H.F. The transition was inevitable and easy. I went clubbing a lot when I modeled and knew I wanted to be
behind the scenes and create some of that amazing music I was hearing at places like Twilo and Tunnel.  I
was really young and broke so a traditional studio wasn't an option for me. Thankfully digital programs came
around and I was able to get started for only a couple hundred bucks. I can't say I have regrets. I'm very happy
with my choices.

H.S. Hector, If you could pick one production that defines you & your sound so far, what is it and why?
H.F. The thing with me is, I never approach a project the same way. I am not one of those producers that milks
a successful formula. That being the case, I can't say that one single production defines me. They are all
unique in their own way. If anything, I have to say that my stuff always has a fresh and sexy attitude about it
and that's what defines me.

Electribal: “It’s an added edge that I can call my own. It's something I've been
doing for a while and something that seems to be catching on now.”
- Hector Fonseca

H.S.  What is it that a D.J. needs to know about his/her crowd?  How do you read them?
H.F. Every crowd is different. I think Ipods® really changed what a D.J. does because people became used to
hearing whatever they wanted whenever they wanted.  So as a D.J., the hard thing to do is to have your own
unique sound and vibe while pleasing most of the people on the dance floor. It's not something that everyone
can do or that is easy these days.

I've been working with Peter Rauhofer’s Star 69 Records from the beginning. So I've
pretty much been considered one of their artists for a while now. Signing the deal
just means that it's official. I have a follow up to my single for "U Want It" with Alan
T., New York Club Anthems     Vol 3 and an original album coming this year with
them so it's exciting!                                                                         
- Hector Fonseca

H.S. You recently came to Miami to promote your New York Club Anthems Vol. 2, on Star 69.  How does
Miami's vibe compare to other cities you visit?
H.F. Miami is great. People come to Miami to relax and play. So the vibe to me is always fun and uninhibited. I
always unwind in Miami and have plenty of stories to tell about fun times here. I'm back at Score on Lincoln
Rd. on July 4th. It will be a blast as usual!

H.S.  I know your cousin was an early influence for you as a D.J.  Are you close to your family?  Are they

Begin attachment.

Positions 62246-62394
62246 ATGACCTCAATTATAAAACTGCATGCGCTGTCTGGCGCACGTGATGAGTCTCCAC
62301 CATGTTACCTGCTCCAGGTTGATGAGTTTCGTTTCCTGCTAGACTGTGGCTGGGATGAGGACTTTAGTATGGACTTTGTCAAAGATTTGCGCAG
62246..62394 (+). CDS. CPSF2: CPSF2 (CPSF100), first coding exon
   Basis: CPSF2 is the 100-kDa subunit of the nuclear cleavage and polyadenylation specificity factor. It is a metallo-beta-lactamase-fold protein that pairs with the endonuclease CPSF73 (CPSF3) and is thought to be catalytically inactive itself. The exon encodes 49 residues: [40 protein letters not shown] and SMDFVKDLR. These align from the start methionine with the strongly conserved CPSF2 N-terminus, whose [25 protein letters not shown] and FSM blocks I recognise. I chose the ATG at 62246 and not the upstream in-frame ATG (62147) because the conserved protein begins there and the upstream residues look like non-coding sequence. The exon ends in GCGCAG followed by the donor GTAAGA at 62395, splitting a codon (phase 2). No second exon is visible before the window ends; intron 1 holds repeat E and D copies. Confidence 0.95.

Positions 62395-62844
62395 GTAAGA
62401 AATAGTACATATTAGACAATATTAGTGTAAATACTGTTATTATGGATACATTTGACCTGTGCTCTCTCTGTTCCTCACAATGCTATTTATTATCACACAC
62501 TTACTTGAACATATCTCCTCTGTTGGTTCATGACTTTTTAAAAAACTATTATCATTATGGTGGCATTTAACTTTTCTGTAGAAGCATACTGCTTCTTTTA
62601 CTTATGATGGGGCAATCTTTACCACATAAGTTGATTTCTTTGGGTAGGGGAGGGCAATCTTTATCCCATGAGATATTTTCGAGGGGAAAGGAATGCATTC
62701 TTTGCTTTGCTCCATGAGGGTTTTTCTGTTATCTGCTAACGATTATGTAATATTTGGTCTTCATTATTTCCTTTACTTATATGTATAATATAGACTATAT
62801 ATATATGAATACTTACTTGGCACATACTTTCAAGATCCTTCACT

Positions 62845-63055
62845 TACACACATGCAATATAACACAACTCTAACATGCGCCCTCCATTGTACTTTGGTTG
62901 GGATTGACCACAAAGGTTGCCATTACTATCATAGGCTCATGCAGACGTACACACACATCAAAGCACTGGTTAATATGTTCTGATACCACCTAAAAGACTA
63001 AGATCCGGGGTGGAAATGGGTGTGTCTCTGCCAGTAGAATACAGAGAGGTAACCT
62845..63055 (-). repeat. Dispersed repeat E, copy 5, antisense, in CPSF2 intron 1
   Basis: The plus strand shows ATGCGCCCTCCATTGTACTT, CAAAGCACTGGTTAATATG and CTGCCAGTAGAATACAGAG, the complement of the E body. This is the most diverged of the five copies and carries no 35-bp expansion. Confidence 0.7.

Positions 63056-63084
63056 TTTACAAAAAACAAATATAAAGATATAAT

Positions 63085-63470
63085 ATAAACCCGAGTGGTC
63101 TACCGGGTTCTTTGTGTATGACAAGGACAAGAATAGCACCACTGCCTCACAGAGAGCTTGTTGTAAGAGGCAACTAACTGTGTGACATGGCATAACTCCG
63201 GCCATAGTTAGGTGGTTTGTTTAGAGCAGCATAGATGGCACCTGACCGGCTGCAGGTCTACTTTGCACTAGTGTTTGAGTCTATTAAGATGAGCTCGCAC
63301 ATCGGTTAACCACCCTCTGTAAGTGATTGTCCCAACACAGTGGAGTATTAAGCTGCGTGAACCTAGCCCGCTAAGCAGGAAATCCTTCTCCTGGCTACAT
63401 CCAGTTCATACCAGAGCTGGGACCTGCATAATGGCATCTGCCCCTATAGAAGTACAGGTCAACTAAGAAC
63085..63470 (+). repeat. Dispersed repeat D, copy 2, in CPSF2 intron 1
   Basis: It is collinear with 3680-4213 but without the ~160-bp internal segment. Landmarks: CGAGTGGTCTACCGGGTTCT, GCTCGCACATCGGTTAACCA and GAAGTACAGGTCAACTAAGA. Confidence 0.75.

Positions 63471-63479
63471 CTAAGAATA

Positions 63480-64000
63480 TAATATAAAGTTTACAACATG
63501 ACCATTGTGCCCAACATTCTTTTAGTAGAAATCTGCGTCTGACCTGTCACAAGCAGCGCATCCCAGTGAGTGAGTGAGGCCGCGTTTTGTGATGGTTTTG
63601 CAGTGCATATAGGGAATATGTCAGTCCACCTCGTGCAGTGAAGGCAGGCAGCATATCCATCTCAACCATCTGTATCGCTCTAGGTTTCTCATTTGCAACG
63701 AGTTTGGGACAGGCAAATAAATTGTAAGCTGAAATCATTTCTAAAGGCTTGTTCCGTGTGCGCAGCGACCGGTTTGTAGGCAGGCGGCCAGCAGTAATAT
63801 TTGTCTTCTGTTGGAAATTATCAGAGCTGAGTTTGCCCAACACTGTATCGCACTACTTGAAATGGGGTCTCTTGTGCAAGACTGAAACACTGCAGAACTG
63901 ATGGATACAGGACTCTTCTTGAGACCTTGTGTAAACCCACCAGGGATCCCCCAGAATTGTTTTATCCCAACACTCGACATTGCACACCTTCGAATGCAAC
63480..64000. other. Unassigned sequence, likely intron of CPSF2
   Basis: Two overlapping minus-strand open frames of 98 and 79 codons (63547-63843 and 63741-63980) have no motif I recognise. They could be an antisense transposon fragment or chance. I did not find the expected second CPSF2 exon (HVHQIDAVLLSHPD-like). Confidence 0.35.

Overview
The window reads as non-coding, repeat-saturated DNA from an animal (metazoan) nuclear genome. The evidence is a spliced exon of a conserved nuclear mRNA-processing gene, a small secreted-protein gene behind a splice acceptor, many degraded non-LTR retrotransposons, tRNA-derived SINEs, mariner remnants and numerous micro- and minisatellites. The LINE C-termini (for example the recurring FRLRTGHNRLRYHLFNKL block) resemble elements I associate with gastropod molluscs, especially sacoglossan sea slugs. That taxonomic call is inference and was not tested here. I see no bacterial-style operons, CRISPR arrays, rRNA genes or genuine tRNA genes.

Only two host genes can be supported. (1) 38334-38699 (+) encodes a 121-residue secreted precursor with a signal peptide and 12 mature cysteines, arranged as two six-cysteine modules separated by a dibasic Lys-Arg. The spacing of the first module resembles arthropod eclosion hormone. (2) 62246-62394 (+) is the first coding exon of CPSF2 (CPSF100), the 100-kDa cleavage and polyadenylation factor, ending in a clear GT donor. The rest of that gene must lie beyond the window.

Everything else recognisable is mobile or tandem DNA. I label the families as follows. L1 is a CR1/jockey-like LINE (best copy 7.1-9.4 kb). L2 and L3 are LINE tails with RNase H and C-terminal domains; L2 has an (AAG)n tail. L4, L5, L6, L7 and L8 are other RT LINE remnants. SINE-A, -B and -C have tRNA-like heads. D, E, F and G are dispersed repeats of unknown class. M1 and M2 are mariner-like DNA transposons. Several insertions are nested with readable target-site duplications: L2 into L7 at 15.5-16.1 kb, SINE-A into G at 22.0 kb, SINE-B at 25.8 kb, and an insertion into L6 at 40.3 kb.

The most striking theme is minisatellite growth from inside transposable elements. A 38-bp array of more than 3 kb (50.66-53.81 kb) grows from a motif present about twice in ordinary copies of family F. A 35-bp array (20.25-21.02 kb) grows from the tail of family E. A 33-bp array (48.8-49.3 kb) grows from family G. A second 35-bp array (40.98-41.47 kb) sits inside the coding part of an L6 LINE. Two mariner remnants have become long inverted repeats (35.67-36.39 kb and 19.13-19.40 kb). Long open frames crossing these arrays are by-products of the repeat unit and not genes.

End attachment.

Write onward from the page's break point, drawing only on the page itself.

supportive of your work?
H.F. I'm pretty close with my family. Because of my travels, I haven't been able to see them as much lately but
we stay in touch for sure. They support what I do and ask me about it. They don't do much club going so they
don't know it first hand but they know it's my passion and are totally supportive. My cousins play my CD's in
their car so that's pretty cool.

H.S.  Does all of this work spinning, producing, traveling, etc. leave any time for a personal life?  Is there a
significant other in your life?
H.F. These days its tough juggling work and a personal life - I am often working on something when I'm not
traveling for gigs. I do have friends in most of the cities I travel to so my personal life has become an
international one.  As for that special someone, I am still looking. It's hard meeting someone that can relate to
and handle what I do and that are secure enough with themselves to be supportive of my career. Until I find
that person, I am single and having fun!

H.S.  What would you tell a young Latino gay boy or girl wanting to get into the business?  Any advice?  What
about the modeling business?
H.F. As far as the modeling business, I can't say I would recommend it unless you just want to have a lot of
fun for a few years and move on. Men don't make a lot of money modeling, women do. The music business
can be tough and is not for everyone. You have to really love doing this and willing to sacrifice a lot and take
the good with the bad. But if you truly love music and it drives you then go for it! If you do, learn your craft well